The Watch

News and Information for Chicago FOP members.

Top Prosecutor Selling The Police Out?

Is Cook County State’s Attorney Kimberly Foxx’s administration intentionally ignoring key evidence to protect her anti-police allies?

The current conduct and tactics of Foxx’s administration beg the question, particularly in the case of two men convicted of the brutal murders of Mariano and Jacinta Soto.

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Arturo DeLeon-Reyes and Gabriel Solache confessed to stabbing the couple to death in their apartment and kidnapping their children in a bizarre, macabre plot to steal the Sotos’ newborn baby girl. Jacinta was stabbed so brutally that her blood was found on the walls five feet away from her body.

Such a vicious attack would compel one to assume that the primary goal of the prosecutor’s office should be to determine whether the men are in fact guilty of the crime. But it’s hard to see those efforts taking shape in the current state’s attorney’s office.

The reason is that Solache and DeLeon-Reyes are claiming, like so many convicts in the state prison system, that they are the victims of police misconduct. Based on this argument, attorneys for the men—including Karen Daniels from Northwestern University’s Center on Wrongful Convictions—are trying to get Solache and DeLeon-Reyes out of prison. The attorneys are arguing that the two men were coerced into confessing by Detective Reynaldo Guevara and are innocent of the murders, even though their female co-defendant fingered them as accomplices. To repeat, the co-defendant admitted to it all and pleaded guilty under oath.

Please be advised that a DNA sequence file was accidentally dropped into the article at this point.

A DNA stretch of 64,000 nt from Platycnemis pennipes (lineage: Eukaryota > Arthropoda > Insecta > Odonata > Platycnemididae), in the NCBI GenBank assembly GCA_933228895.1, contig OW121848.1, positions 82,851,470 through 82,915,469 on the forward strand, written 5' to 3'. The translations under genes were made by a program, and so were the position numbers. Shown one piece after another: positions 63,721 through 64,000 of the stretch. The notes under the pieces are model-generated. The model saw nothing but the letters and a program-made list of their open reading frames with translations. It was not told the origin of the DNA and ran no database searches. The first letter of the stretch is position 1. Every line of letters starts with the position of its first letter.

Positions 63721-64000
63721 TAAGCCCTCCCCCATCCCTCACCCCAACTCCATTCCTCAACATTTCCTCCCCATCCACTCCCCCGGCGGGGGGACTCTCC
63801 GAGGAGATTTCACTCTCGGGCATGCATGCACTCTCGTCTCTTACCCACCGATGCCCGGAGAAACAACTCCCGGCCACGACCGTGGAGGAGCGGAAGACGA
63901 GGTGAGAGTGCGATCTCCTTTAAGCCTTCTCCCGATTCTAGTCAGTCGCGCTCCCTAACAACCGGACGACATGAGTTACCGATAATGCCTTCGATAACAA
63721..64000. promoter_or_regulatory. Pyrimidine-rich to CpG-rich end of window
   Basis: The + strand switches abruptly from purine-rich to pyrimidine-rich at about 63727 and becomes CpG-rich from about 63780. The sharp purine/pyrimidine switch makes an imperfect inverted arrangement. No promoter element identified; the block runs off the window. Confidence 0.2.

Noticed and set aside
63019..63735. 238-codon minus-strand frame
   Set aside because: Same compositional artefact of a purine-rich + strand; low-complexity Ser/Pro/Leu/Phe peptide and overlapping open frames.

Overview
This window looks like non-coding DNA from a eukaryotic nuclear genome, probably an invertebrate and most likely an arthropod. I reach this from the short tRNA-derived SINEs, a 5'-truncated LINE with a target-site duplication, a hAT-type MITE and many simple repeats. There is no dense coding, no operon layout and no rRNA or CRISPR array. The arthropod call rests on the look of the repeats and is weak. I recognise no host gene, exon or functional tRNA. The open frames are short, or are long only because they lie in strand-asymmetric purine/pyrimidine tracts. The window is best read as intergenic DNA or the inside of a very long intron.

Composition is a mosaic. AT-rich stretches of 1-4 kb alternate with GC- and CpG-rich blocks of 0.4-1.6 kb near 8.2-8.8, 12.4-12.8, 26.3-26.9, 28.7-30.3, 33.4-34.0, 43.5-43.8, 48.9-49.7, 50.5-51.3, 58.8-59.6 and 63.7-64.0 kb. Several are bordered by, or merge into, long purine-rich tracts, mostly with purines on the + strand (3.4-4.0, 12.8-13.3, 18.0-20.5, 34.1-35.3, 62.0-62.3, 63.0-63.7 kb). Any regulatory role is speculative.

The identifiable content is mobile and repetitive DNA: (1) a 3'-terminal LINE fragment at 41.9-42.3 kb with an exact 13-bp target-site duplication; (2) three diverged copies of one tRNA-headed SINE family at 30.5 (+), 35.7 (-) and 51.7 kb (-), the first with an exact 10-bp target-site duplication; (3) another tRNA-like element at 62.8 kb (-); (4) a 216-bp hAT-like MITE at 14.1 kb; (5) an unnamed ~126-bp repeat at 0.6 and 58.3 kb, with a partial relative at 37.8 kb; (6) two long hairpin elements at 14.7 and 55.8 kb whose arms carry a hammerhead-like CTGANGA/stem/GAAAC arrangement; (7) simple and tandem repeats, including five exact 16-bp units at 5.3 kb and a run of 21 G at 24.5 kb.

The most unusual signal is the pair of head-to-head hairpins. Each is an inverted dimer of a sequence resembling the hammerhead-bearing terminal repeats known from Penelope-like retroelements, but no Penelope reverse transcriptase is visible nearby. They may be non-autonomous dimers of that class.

But more and more, it’s the conduct of Foxx’s prosecutors that should be drawing scrutiny in this case, particularly her top prosecutor, Eric Sussman.

Here is why. Attend a court hearing filled with the supporters of Solache and DeLeon-Reyes, and you will see a courtroom turned into a choreographed political protest, one harkening back to the criminal trials arising from riots at the 1968 Democratic Convention. You will see a mob all wearing T-shirts with Reynaldo Guevara’s image on them, as a kind of uniform. Along with this group are members from virtually the entire community of anti-police law firms, stalking the courtroom as if it is their personal playground. Here, too, you will also find Eric Sussman.

Rather than ask the judge to impose order in the court and demand that the T-shirts with the detective’s likeness be removed, Sussman seems perfectly content with the circus-like atmosphere.

But Sussman’s failings go much deeper. In the Solache and DeLeon-Reyes case, as well as other cases, Sussman is overseeing a prosecutor’s office that has reversed the previous administration’s stance of supporting Guevara from attacks by law firms making allegations of coerced false confessions.

Imagine being a detective in a city where one administration backs up your investigations and the next one throws you under the bus.  

But what is perhaps most suspicious about Sussman is his refusal to admit the full body of evidence that should be weighed in the Solache and DeLeon-Reyes case.